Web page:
11 Dec 2014 Rats! What do I buy for Christmas?
Solving the joint dilemmas of having too little time to go shopping and not knowing what to buy the science nerd in your life, our suggestion painlessly slips some science into the stocking while supporting research in action.
Yes, rats. Not just any rats, but virtual ones (no wrapping a moving target with teeth and a tail). And to be more precise: Cricetomys gambianus, commonly known as the African giant pouched rat.
These rats have skill and a purpose: in areas such as Cambodia, Mozambique, Angola and Thailand, they are actively de-mining areas, ridding them of landmines and other unexploded ordnance to return the land safely to farming and community use.
During research for another post, we stumbled across the HeroRAT program, run by Belgian NGO Anti-Persoonsmijnen Ontmijnende Product Ontwikkeling (Anti-Personnel Landmines Detection Product Development), or APOPO. We were enchanted and thought it too much of a science treasure to keep to ourselves.
Landmines, left over from the various wars, conflicts and skirmishes, render the landscape unusable and dangerous. Manual de-mining is an expensive and time-consuming process, so progress has been slow, leaving many rural areas littered with these deadly objects. Unfortunately, pressure for land means that people need to cross though these mine-infested areas, often with tragic results.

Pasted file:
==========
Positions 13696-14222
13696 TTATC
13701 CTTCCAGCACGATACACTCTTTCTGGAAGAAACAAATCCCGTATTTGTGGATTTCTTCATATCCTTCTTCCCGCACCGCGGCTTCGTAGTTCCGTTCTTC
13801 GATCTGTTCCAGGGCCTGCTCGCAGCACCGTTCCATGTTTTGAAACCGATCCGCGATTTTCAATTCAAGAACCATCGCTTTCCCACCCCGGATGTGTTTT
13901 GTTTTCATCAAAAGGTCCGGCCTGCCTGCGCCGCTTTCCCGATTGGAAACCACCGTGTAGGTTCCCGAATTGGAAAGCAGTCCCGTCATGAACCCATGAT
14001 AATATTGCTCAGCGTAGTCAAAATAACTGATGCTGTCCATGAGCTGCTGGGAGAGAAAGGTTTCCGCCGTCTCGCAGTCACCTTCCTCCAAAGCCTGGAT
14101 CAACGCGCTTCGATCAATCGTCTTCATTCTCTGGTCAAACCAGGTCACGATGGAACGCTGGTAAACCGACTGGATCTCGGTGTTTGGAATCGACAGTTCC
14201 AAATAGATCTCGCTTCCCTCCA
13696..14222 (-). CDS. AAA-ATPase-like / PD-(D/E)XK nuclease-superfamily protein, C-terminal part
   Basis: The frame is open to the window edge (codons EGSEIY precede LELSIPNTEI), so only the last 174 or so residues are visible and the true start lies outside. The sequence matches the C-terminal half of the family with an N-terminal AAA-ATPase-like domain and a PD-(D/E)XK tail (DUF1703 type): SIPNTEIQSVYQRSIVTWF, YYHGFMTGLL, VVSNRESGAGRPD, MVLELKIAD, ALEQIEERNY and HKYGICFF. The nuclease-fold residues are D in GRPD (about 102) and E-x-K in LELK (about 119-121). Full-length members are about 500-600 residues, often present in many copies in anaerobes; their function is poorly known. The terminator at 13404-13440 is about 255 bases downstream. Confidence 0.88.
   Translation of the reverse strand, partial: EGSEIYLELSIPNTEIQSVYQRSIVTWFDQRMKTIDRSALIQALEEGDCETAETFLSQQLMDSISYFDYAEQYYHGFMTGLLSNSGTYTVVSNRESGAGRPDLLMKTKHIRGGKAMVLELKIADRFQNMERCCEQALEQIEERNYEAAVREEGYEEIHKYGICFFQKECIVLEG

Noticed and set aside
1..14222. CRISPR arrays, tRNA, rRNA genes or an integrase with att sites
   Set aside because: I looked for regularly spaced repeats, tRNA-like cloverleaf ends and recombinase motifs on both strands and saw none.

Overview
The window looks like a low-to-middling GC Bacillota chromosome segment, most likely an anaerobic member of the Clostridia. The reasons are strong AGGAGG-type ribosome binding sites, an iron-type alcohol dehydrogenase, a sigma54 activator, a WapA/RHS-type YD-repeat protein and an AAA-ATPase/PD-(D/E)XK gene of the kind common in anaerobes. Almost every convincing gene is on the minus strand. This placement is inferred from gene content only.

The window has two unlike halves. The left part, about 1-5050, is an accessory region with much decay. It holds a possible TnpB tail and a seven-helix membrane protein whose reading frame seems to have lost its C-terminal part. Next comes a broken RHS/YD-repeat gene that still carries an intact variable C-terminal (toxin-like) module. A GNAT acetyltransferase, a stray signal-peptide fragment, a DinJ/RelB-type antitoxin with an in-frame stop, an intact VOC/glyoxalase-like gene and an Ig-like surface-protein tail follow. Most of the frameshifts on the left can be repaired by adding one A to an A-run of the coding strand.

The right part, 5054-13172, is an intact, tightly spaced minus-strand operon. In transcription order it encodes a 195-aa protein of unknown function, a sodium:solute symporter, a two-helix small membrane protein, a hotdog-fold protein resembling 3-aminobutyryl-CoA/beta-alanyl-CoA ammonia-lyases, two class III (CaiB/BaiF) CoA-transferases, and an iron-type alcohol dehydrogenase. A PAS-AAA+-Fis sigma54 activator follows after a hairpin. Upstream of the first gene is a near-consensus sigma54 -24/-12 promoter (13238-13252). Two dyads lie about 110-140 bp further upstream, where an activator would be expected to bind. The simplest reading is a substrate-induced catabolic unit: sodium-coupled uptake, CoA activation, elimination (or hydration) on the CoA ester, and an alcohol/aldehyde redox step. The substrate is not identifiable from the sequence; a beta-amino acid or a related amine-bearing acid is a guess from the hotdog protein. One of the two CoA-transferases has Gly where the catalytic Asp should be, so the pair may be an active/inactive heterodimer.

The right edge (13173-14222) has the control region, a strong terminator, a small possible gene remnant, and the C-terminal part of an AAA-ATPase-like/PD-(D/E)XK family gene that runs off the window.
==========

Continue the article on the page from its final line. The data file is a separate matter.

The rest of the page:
APOPO’s HeroRAT program trains the rats, using their impressive sense of smell to sniff out landmines and mark them for follow-up by manual mine clearance. The small teams of instructors, rats and their handlers work locally and can clear an area faster than someone working with a mine detector.
APOPO rats are also using their skills to sniff out markers of tuberculosis in sputum samples, providing a cheap and effective rapid screening tool that marks cases for further diagnostic attention.
The “technology” behind the mine detection and the TB testing is all in the nose. Rats have an awesome sense of smell, being able to discriminate many more scents than a human can. They are small and easy to train, which makes them more economical and practical than a dog (or a shark, or an elephant …). Moreover, they’re not heavy enough to set off landmines and will work for a food reward. Being indigenous to the areas in which they are used means they are resistant to most diseases and comfortable with the environmental conditions.
Although they are small, cheap and portable, the rats still require support, and APOPO needs funds to keep the project going. For around US$7 per month (about US$84 annually) you can gift an adoption, providing training, healthcare and food to one rat. Adoption includes a personal myapopo account, where donors can stay up to date with rat news and progress reports, share pictures on social media, and generally get involved in the work their rat is doing.
So, if you’re baffled by what to buy the in-laws for Christmas this year, maybe some science in action could fit the bill?